Vivek P. Mhatre

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When sensor nodes are organized in clusters, they could use either single hop or multi-hop mode of communication to send their data to their respective cluster heads. We present a systematic cost-based analysis of both the modes, and provide results that could serve as guidelines to decide which mode should be used for given settings. We determine closed(More)
The popularity of IEEE 802.11 WLANs has led to dense deployments in urban areas. High density leads to sub-optimal performance unless the interfering networks learn how to optimally use and share the spectrum. This paper proposes two fully distributed algorithms that allow (i) multiple interfering 802.11 access points to select their operating frequency in(More)
We present a cost based comparative study of homogeneous and heterogeneous clustered sensor networks. We focus on the case where the base station is remotely located and the sensor nodes are not mobile. Since we are concerned with the overall network dimensioning problem, we take into account the manufacturing cost of the hardware as well as the battery(More)
The low cost and the ease of deployment of WiFi devices, as well as the need to support high bandwidth applications over 802.11 WLANs has led to the emergence of high density 802.11 networks in urban areas and enterprises. High density wireless networks, by design, face significant challenges due to increased interference resulting from the close proximity(More)
We consider a heterogeneous sensor network in which nodes are to be deployed over a unit area for the purpose of surveillance. An aircraft visits the area periodically and gathers data about the activity in the area from the sensor nodes. There are two types of nodes that are distributed over the area using two-dimensional homogeneous Poisson point(More)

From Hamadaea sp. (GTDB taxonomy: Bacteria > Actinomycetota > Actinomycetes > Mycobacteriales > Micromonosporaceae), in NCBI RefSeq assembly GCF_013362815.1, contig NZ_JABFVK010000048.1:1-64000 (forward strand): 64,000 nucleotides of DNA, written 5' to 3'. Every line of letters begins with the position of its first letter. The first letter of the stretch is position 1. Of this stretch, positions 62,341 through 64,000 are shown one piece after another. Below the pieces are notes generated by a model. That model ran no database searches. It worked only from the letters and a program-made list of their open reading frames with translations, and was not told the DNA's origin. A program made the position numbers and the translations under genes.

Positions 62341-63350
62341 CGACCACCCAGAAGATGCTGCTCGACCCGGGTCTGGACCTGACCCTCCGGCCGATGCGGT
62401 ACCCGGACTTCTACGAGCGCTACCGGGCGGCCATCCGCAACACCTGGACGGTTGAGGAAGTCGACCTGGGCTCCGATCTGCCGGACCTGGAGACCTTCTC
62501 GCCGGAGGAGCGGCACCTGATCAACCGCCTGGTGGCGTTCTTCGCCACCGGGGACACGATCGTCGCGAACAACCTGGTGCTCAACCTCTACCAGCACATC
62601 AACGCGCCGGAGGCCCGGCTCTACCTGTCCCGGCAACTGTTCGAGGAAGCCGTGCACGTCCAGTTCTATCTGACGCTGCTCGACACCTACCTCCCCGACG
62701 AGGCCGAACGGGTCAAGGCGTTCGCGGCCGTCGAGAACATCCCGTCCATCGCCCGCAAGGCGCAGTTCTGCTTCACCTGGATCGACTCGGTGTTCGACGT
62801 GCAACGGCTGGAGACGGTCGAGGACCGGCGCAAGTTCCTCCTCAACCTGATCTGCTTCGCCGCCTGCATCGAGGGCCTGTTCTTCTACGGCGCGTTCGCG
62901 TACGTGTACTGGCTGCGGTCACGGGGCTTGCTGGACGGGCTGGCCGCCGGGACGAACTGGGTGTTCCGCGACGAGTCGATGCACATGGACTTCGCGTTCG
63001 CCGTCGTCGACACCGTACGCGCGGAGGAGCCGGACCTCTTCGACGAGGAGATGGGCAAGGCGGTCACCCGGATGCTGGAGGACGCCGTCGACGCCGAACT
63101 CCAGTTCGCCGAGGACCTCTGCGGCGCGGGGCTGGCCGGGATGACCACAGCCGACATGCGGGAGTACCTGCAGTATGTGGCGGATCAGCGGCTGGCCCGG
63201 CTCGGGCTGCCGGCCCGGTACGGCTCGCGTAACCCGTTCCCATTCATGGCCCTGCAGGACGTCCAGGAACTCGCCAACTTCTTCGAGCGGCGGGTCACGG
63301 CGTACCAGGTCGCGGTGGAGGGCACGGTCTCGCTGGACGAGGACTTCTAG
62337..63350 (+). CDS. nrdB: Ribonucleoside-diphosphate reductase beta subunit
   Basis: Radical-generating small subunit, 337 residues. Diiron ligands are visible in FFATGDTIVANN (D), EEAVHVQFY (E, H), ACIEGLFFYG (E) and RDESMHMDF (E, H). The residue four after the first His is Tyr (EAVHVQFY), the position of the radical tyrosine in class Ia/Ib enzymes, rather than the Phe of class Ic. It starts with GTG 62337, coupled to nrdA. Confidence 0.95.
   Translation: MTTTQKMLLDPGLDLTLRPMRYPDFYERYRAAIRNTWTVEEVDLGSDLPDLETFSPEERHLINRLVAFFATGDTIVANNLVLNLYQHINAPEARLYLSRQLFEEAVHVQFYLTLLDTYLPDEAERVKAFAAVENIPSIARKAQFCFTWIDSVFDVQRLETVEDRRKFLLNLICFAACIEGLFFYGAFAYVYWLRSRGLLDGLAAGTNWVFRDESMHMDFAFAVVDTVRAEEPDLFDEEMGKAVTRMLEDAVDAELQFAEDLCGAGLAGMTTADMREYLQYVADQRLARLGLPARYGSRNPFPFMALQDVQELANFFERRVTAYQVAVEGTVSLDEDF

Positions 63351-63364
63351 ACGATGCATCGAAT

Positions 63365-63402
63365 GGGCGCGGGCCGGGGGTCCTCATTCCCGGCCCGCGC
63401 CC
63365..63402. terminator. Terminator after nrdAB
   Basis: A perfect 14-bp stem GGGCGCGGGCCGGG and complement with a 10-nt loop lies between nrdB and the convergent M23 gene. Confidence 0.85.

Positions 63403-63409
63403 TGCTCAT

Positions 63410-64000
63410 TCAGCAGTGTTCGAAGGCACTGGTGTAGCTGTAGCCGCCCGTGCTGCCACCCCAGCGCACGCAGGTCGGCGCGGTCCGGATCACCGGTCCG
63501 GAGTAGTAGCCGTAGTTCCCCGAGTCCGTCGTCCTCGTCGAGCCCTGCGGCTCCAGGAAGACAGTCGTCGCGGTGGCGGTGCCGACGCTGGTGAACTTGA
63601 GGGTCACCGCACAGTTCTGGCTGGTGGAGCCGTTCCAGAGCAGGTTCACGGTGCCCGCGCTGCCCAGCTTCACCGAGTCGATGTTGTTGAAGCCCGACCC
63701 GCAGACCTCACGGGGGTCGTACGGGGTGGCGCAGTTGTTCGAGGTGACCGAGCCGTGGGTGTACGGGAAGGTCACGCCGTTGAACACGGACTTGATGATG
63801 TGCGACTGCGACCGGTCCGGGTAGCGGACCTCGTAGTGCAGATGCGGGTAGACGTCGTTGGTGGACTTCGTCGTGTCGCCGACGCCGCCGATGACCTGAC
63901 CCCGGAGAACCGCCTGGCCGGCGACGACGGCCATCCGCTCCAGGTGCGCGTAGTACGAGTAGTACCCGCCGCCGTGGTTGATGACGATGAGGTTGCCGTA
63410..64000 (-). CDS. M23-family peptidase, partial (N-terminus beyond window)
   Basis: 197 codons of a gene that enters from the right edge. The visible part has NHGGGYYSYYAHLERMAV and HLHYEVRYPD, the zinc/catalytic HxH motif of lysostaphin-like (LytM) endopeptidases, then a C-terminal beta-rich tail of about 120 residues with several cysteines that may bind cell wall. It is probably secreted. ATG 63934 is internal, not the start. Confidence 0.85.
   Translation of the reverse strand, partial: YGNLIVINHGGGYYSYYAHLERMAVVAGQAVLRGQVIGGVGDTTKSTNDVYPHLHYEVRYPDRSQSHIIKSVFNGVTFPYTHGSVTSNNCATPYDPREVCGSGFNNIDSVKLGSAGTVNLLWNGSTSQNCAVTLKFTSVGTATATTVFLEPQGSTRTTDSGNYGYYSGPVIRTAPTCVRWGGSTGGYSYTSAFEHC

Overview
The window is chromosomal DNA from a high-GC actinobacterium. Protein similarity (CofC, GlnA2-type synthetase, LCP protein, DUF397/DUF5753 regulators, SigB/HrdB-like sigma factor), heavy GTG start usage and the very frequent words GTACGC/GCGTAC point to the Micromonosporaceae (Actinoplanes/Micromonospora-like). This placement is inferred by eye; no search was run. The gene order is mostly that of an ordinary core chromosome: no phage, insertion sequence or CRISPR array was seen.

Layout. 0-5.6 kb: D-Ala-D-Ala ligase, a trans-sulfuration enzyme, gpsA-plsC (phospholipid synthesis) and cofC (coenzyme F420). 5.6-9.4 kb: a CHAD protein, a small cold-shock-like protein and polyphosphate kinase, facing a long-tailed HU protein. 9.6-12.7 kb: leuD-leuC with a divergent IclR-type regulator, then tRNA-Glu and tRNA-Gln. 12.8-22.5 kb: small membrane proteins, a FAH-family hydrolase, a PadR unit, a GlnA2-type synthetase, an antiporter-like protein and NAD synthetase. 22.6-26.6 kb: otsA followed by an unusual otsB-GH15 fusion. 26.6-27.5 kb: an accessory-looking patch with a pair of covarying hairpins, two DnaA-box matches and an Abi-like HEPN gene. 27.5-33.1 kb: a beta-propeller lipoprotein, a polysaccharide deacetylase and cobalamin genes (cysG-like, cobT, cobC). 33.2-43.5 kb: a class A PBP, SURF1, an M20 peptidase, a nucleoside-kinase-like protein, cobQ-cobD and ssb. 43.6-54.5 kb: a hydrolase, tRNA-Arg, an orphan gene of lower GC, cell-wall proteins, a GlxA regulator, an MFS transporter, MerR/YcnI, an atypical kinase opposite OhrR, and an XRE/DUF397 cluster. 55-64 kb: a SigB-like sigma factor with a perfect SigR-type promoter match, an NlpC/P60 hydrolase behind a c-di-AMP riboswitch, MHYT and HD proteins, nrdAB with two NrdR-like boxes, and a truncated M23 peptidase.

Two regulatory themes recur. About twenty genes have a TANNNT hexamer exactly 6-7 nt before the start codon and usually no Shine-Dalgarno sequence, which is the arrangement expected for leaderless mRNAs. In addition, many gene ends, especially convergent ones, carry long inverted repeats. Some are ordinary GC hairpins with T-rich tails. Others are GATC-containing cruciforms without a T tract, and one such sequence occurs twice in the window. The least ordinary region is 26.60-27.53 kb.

Dense deployments of WLANs suffer from increased interference and as a result, reduced capacity. There are three main functions used to improve the overall network capacity: a) intelligent frequency allocation across APs, b) load-balancing of user affiliations across APs, and c) adaptive power-control for each AP. Several algorithms have been proposed in(More)
We study the problem of scheduling in OFDMA-based relay networks with emphasis on IEEE 802.16j based WiMAX relay networks. In such networks, in addition to a base station, multiple relay stations are used for enhancing the throughput, and/or improving the range of the base station. We solve the problem of MAC scheduling in such networks so as to serve the(More)
The handoff algorithms in the current generation of 802.11 networks are primarily reactive in nature, because they wait until the link quality degrades substantially to trigger a handoff. They further rely on instantaneous signal strength measurements when choosing the best AP. This approach leads to handoff delays on the order of 1-2 seconds that are(More)
Past approaches to routing in mesh networks either (i) do not account for the MAC-layer interactions between the links in a tractable manner, or (ii) are agnostic to load-balancing across gateways. Our answer to these problems is MaLB (MAC-aware and Load Balanced routing algorithm), a greedy, tractable, and distributed mesh routing algorithm. Since the(More)
Long-distance multi-hop wireless networks have been used in recent years to provide connectivity to rural areas. The salient features of such networks include TDMA channel access, nodes with multiple radios, and point-to-point longdistance wireless links established using high-gain directional antennas mounted on high towers. It has been demonstrated(More)